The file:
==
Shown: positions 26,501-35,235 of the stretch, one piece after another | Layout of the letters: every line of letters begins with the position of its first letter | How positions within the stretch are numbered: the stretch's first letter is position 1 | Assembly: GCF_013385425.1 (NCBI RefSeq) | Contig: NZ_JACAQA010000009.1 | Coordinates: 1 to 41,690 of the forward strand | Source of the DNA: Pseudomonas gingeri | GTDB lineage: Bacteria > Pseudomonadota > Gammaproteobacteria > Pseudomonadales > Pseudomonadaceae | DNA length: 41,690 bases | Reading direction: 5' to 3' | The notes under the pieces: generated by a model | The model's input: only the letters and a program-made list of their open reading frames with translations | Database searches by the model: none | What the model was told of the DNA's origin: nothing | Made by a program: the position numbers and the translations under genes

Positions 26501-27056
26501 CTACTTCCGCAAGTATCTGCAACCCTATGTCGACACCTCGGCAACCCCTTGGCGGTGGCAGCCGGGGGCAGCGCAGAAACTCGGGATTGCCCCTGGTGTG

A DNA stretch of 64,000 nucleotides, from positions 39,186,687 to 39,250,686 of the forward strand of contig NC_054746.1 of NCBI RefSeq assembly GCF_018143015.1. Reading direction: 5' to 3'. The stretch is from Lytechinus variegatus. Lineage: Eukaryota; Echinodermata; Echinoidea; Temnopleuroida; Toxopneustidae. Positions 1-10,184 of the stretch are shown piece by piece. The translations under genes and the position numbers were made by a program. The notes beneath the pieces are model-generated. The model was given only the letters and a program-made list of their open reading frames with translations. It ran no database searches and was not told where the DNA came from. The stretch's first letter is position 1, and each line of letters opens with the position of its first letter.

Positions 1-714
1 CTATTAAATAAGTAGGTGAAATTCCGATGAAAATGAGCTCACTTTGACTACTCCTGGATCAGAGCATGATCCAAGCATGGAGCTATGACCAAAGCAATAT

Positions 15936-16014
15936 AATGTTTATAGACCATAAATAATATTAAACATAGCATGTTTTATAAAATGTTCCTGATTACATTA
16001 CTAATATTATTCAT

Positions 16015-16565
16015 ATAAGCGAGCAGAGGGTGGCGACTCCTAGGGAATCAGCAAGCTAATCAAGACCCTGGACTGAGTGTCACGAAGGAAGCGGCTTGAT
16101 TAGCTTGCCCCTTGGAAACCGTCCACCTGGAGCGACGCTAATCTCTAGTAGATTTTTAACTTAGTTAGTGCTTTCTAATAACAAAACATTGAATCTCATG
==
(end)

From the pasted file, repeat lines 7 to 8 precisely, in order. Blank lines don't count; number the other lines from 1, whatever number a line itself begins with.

Positions 15936-16014
15936 AATGTTTATAGACCATAAATAATATTAAACATAGCATGTTTTATAAAATGTTCCTGATTACATTA